There are two important events in American history that took place on this day.
On this day in 1787, the US Constitution was signed and adopted by the Constitutional Convention in Philadelphia after a long, hot summer of intense negotiations among the various state representatives. On March 4, 1789 the government under the new Constitution began operations. September 17 is an American federal observance known as Constitution Day. The holiday was created in 2004 and mandated that all publically funded educational institutions provide educational programming on the history of the US Constitution.
The Articles of Confederation and Perpetual Union (America’s first constitution) which had been drafted in 1777 and finally ratified in 1781 was the governing document since Independence but unfortunately, it was a very inefficient document. Under this document, Congress (there was only a legislative body and no president!) was powerless to enforce its decisions and was denied the power of taxation leaving the government and military short of funds. It also left Congress in a weakened position when it came to foreign policy and had no means to regulate commerce. Also, due to its inability to tax, Congress could not pay the debts it owed to countries like France and the Netherlands for their assistance in our struggle for independence from Britain.
In 1786, state representatives convened in Philadelphia to discuss changes to the Articles. However after much discussion and debate, it became clear that an entirely new constitution was need creating a federal system of government. Many states were completely against this idea fearing the loss of state sovereignty. After much debate, a document unlike any other governing document in the world had been born. A document guaranteeing a balance of power between state sovereignty and a central federal government. The wisdom of those delegates has left an enduring document and today the US Constitution is the shortest and oldest written constitution in the world, a document very much cherished by Americans.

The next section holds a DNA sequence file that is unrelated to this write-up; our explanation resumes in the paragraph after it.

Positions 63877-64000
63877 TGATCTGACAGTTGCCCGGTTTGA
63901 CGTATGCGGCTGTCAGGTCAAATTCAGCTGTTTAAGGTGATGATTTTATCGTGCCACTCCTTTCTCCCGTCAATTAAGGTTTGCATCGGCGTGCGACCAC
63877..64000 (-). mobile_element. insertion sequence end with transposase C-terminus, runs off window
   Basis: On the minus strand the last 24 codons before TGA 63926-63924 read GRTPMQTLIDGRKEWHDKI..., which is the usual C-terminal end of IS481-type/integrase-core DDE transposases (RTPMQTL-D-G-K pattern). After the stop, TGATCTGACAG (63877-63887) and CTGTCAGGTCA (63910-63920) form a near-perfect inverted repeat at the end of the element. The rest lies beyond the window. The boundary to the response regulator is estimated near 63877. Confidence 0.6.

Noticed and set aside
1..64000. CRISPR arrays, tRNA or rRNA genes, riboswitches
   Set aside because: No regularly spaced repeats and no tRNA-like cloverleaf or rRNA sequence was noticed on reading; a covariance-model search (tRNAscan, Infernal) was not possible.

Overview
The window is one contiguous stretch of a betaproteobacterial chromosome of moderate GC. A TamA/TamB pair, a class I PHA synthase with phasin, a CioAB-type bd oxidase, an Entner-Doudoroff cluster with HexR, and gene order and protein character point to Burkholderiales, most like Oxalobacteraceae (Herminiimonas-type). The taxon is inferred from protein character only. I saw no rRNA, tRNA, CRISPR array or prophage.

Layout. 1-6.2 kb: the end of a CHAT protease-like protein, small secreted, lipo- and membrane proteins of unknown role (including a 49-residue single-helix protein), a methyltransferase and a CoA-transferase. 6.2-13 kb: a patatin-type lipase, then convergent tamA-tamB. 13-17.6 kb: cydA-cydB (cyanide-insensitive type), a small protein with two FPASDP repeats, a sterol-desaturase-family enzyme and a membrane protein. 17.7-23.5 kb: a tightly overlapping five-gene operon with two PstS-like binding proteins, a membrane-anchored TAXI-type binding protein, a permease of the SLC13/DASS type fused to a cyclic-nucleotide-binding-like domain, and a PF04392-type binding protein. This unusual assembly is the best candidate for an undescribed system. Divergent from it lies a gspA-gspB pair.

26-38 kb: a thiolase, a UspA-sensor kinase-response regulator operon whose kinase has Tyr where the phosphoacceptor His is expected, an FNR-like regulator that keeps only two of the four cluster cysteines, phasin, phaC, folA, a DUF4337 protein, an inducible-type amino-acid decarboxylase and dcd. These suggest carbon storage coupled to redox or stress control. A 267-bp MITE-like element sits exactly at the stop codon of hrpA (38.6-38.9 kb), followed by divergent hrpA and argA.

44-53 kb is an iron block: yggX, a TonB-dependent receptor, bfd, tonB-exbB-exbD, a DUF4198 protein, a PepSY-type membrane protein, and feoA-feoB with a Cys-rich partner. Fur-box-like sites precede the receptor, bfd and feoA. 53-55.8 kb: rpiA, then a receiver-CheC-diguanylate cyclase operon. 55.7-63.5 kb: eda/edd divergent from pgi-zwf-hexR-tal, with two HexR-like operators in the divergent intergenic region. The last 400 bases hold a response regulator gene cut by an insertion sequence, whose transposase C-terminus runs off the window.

In school, children memorize the preamble to the US Constitution which is the following:
“We the People of the United States, in Order to form a more perfect Union, establish Justice, ensure domestic Tranquility, provide for the common defence, promote the general Welfare, and secure the Blessings of Liberty to ourselves and our Posterity, do ordain and establish this Constitution for the United States of America.”
Here’s a funny video from the American sitcom, The Andy Griffith Show, where Deputy Barney Fife tries to recite the Preamble to the Constitution from memory!
For those of you brave enough to read a good history book on how the US Constitution came into being, I very highly recommend the book The Summer of 1787: The Men Who Invented the Constitution by David O. Stewart (ISBN 978-0743286930)
This has become one of my favorite books in my library!!
Also on this day in 1814, Francis Scott Key finished his poem “The Defence of Fort McHenry” which would become the words for the United States national anthem “The Star-Spangled Banner.”